This is an easy answer; any book written by a woman before the turn of the century was ahead of its time. Just the fact that women had the bravery and determination to put pen to paper in a society where men were calling all the shots and oppressing them shows how far ahead of their time they were. I don’t think it would be a stretch to say that without these brave women who risked everything to tell their stories, literature as we know it today would not have existed. If you are looking for specific examples, how about Maya Angelou, one of the greatest African American memoir writers of her time. Or how about Mary Shelley, the woman who at the tender age of eighteen practically invented the whole science fiction genre with her book, Frankenstein? The list goes on and on with names like Jane Austen, Virginia Woolf, Harper Lee, and many others. For the past few years now I have challenged myself to only purchase and read books written by women and it has been a great experience. One of my favorite discoveries has been The Book of the City of Ladies and The Treasure of the City of Ladies, both written by Christine de Pizan, an author who was far ahead of her time.
Although you specifically ask for novels, I would also recommend that you take a look at a few actor/actress biographies if you want a "real" look at what goes on behind the scenes in the film industry. Some of the stuff is really shocking and eye-opening. If you purely want something fictional about the glitz and glamour of Hollywood, then you shouldn't have any trouble tracking interesting stuff as it is practically a genre on its own. My favorites are;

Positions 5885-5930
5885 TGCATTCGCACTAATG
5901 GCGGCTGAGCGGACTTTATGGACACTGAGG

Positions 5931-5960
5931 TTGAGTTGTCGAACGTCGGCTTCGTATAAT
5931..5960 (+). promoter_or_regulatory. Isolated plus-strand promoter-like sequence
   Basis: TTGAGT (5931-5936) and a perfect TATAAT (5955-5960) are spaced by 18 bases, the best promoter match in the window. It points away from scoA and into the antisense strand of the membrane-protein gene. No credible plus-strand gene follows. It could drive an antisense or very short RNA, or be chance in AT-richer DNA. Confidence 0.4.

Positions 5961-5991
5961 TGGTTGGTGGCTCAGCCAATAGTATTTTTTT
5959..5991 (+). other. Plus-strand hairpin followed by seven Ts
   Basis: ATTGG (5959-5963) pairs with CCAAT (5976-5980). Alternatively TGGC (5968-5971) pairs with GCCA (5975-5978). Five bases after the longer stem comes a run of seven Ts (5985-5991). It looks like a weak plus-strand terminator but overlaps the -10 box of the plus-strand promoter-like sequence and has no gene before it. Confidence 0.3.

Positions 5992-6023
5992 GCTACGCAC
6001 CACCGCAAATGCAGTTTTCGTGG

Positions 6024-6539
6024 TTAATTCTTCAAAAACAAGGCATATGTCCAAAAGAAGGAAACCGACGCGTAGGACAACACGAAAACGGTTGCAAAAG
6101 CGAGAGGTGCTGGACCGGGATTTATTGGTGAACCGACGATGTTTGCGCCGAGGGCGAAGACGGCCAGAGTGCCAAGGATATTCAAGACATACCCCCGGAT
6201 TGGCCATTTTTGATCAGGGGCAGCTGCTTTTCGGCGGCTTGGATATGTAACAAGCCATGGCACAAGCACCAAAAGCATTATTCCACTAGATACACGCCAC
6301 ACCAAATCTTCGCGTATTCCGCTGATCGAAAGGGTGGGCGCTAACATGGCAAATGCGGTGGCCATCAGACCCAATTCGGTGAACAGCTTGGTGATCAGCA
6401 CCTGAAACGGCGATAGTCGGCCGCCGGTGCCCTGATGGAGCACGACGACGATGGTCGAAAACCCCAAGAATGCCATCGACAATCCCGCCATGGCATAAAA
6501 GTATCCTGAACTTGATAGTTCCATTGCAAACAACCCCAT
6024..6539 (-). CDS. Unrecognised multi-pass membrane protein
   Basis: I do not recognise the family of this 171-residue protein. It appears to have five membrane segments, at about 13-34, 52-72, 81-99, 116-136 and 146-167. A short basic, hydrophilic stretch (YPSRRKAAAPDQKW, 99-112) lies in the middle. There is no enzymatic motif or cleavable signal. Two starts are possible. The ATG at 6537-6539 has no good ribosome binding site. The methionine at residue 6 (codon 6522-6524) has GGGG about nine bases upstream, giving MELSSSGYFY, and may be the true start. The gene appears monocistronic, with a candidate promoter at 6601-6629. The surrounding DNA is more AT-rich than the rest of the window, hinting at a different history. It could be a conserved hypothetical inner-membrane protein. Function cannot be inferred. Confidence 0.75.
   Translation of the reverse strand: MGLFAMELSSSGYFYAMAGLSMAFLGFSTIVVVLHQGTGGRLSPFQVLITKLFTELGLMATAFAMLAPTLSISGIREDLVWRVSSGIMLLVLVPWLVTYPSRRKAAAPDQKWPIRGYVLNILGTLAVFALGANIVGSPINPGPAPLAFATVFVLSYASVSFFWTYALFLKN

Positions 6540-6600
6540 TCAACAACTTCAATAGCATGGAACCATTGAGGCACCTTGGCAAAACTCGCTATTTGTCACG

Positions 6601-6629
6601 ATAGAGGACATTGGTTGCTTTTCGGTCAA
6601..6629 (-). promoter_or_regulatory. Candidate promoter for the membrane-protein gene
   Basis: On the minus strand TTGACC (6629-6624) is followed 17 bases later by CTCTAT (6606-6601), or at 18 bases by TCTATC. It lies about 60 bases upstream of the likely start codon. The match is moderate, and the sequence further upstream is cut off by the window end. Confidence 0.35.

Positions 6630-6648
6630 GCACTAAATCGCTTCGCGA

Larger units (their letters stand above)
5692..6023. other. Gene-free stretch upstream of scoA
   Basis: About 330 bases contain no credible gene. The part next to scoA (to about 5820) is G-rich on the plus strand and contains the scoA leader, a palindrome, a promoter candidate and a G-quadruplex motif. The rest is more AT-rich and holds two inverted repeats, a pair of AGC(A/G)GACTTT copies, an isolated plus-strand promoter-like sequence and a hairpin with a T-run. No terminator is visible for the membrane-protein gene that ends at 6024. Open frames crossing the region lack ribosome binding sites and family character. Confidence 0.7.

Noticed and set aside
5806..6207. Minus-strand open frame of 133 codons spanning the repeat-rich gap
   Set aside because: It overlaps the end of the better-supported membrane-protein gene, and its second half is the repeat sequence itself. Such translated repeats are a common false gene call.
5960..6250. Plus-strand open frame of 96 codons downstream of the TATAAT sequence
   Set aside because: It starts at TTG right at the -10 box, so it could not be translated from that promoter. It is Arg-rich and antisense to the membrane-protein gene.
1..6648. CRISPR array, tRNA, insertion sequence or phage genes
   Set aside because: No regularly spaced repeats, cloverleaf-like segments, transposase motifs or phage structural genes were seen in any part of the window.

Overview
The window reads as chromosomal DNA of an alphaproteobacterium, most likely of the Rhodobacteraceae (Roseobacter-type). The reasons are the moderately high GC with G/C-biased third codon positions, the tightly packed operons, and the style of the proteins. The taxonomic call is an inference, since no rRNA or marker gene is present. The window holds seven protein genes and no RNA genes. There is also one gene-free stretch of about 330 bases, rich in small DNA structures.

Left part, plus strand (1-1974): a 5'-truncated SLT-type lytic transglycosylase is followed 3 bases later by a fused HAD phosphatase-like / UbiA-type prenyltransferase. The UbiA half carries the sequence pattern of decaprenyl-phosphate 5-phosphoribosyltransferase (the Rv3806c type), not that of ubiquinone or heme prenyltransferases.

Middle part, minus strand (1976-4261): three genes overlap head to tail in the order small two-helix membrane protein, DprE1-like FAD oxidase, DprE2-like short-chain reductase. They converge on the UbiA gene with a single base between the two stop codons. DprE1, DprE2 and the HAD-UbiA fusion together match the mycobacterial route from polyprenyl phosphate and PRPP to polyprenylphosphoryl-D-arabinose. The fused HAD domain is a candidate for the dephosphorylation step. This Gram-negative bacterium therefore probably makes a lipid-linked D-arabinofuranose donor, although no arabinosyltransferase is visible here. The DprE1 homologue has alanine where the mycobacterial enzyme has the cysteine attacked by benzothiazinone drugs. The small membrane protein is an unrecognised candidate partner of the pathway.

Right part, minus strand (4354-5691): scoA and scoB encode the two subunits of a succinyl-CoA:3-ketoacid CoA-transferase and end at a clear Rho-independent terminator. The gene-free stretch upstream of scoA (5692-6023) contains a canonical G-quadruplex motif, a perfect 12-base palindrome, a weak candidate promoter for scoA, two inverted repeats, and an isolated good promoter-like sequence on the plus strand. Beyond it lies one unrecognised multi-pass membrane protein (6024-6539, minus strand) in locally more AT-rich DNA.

American Dream Machine (2014). This novel is by Matthew Specktor, who is not only a novelist but also a screenwriter, so he knows a thing or two about Hollywood. Hid dad is also a talent agent for the top agency in film, Creative Artists Agency. With clients like Sandra Bullock, George Clooney, Daniel Craig, Tom Cruise, Robert De Niro, Johnny Depp, and Robert Downey Jr., this agency is pretty unbeatable in the business. In this book, Matthew writes about two talent agents who start from nothing and go on to practically shape the industry before going to war with each other.

Get Shorty (1990). This novel is by Elmore Leonard, although most people only know the 1995 movie or the recent television series based on it. If you've watched either of those, there's not much more to say about Get Shorty apart from the fact that it is hilarious. If you have not watched the film or series, then you'll still love the book.
If you want to read books from different cultural perspectives, it would make sense to seek out foreign authors. In case you need somewhere to get started, here are what I suggest:

1. The White Tiger (Aravind Adiga - 2008). Aravind Adiga is an Indian author and The White Tiger is his debut novel. The premise of the book focuses around a man named Balram Halwai who manages to escape a life of poverty in India. As a very successful businessman he explains how he went from being a servant as a young boy to the "entrepreneur" that he as become. If you have ever been curious about the social castes in India, then this critical analysis by Adiga will be an eye-opener.

2. Mornings In Jenin (Susan Abulhawa - 2006) Mornings in Jenin is something that you don't see very often, a book about Palestine that is set after 1948. Fear and poverty play large roles in this book, not surprising considering the setting, but the author also manages to weave a captivating tale throughout. This story is set in a world that I think very few of us can truly imagine and while it can be hard to read depending on your political stance, I think it is a very powerful and very thought provoking story that deserves to be read.

3. One Day in the Life of Ivan Denisovich ( Aleksandr Solzhenitsyn 1963) This is an old book, but a very good one. What makes it unique is that the entire novel takes place in just a single day and the protagonist is just an ordinary person. So far that doesn't sound all that interesting, but it is the setting that makes all the difference. You see, the book takes place in the 1950s and the protagonist, Ivan, is a prisoner in a Soviet labor camp. The conditions are harrowing and the primary focus of all the prisoners is simply that of survival. Chillingly, the author had firsthand experience in the Gulag system after criticizing Stalin.